Sep 29, 2021 Society
As much as it might pain us to admit, New Zealanders lag behind the rest of the world when it comes to social trends. The internet is quickly closing the gap — some of us are old enough to remember when it took years for UK and US slang to reach our shores; on social media, it happens almost simultaneously — but we still tend to look to our cultural big brothers, Britain and America, for what’s next on the horizon.
All signs suggest it’s endless discussion about OnlyFans, a content subscription service headquartered in London where ‘creators’ receive money directly from ‘fans’, usually on a monthly basis but with the option of one-time tips and a pay-per-view feature. While the platform’s representatives are at pains to insist it isn’t just about porn, everyone under- stands that ‘content’ here usually means nude pictures and sexually explicit videos. In starker terms, OnlyFans is a tool allowing aspiring porn performers to cut out the middleman, engaging directly with the end consumer.
OnlyFans was launched in 2016, but became a household name in April 2020 after Beyoncé teased that she “might start an OnlyFans” on the remix of Megan Thee Stallion’s smash hit ‘Savage’. Right around this time, Google trend data shows a fourfold spike in the number of New Zealanders searching the term “OnlyFans”, and chief operating officer Thomas Stokely told BuzzFeed News the site was seeing about 200,000 new users every 24 hours and 7000 to 8000 creators joining every day.
A bunch of those creators have done remarkably well out of the service, which led to stage one of the OnlyFans media coverage overseas: positive — sometimes giddy — reporting on star earners. The New Zealand media quickly followed suit. In May last year, the New Zealand Herald ran a story titled “Kiwi girls making over $5,000 a month on OnlyFans”, and in September, 1 NEWS ran a similar angle, profiling an OnlyFans creator from Rotorua who claimed to have made $10,000 the previous month.
Naturally, OnlyFans was delighted with all this free publicity, and capitalised on the wave of interest. “Beyoncé, and any artist, are welcome to join OnlyFans at any time to foster a deeper connection with their fans,” a rep told Rolling Stone, and copy on the website’s ‘How’ page insisted: “Anyone can earn. As far as we’re concerned, if you use social media and produce your own content, you should be using OnlyFans.”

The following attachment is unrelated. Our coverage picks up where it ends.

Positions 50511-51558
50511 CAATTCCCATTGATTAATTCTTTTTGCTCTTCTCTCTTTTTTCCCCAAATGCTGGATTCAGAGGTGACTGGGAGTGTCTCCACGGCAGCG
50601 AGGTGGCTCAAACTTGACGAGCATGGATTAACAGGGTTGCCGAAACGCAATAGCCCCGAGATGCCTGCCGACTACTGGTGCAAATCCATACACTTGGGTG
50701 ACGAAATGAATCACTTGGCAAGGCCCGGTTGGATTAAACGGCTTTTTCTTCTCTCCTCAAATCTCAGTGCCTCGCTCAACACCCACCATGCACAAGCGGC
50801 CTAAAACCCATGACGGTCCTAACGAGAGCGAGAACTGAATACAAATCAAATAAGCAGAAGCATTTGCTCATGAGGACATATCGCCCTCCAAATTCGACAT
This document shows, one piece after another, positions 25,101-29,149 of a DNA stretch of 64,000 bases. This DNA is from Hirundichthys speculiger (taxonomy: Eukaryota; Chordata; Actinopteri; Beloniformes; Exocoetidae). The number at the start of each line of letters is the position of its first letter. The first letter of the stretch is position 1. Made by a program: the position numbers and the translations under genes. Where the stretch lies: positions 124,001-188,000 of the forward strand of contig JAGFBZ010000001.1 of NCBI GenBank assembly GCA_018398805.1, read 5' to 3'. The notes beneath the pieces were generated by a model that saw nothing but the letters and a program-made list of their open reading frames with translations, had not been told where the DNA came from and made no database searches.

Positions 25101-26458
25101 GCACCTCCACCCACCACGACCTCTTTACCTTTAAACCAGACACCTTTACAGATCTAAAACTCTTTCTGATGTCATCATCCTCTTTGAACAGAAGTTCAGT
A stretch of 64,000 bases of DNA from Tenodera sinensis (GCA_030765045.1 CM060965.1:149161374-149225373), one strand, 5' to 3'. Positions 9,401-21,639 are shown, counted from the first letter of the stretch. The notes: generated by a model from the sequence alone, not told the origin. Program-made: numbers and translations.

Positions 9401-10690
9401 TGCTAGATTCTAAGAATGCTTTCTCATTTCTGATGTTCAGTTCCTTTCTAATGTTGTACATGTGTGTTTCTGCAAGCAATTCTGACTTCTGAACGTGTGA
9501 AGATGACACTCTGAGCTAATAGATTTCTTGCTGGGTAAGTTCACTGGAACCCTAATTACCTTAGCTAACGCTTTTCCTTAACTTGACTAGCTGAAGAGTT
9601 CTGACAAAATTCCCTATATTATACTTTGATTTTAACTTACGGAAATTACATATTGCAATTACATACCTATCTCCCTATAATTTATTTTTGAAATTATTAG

But the honeymoon didn’t last. Eagle-eyed reporters and concerned onlookers soon realised this glowing publicity wasn’t painting an accurate picture of the OnlyFans economy. Cue stage two of the media coverage: backlash.
First, reporting began to suggest OnlyFans is actually a slightly scammy, winner-takes-all system, where a minority of highly visible outliers make mega-bucks and the unfortunate masses earn a pittance. One University College London graduate scraped OnlyFans’ web- site and crunched the numbers, finding that while top accounts make something like $100,000 a month, the median creator makes a mere US$180 in the same period. Adding insult to injury, the biggest earners are usually already rich celebrities: American actress Bella Thorne set a new record by earning over $1 million in her first 24 hours on the subscription platform in August 2020.
Then, details about OnlyFans’ recruitment campaign started to leak, which some commentators found aggressive and creepy. In October 2020, New York Times columnist Elizabeth Bruenig — who is Catholic and whose wholesome social media presence involves dozens of pictures of her young daughters and recently baked goods — shared a screenshot of an email from an OnlyFans rep encouraging “mainstream creators and influencers” like Bruenig to create accounts. “We live in a seriously deranged era,” she tweeted alongside the image.
By this point, the celebratory media tone had cooled, but the final nail in the coffin was an announcement in April this year by viral video meme star and rapper Bhad Bhabie that she would be starting an OnlyFans on her 18th birthday — a promise she followed through on, and one which sparked “something of a meme for young women to say they plan on starting an account once they turn 18,” according to Rolling Stone journalist EJ Dickson.
“You have girls in high school who can’t wait to turn 18 to get an OnlyFans,” confirmed Maddie, a 20-year-old university student in Oregon. “You’ll see TikTok videos or tweets of girls showing off these beautiful apartments, designer bags, and plastic surgeries they’re able to afford from OnlyFans, so it gives young girls the misconception that it’s easy to make a lot of money, when the reality is that most people are not cut out for sex work and end up signing themselves up for some- thing they can’t emotionally handle.”
In a few short months, the tone of the OnlyFans coverage overseas went from gushing, cyber-utopian optimism to con- cern about the normalisation of sex work, especially among young girls. In America, there are even signs the platform will become a site for political battles: A few months ago, Arizona Republican Paul Gosar publicly called on the US Attorney General to investigate OnlyFans for “promoting, and profiting from, online prostitution”.
Often, international media serves as a crystal ball for New Zealand’s immediate future — will Lorde shock us by starting an OnlyFans? Will Auckland’s high school principals start issuing warnings about the perils of the platform to Year 13s? Will Colin Craig spearhead a legal challenge banishing OnlyFans from our shores? Only time will tell.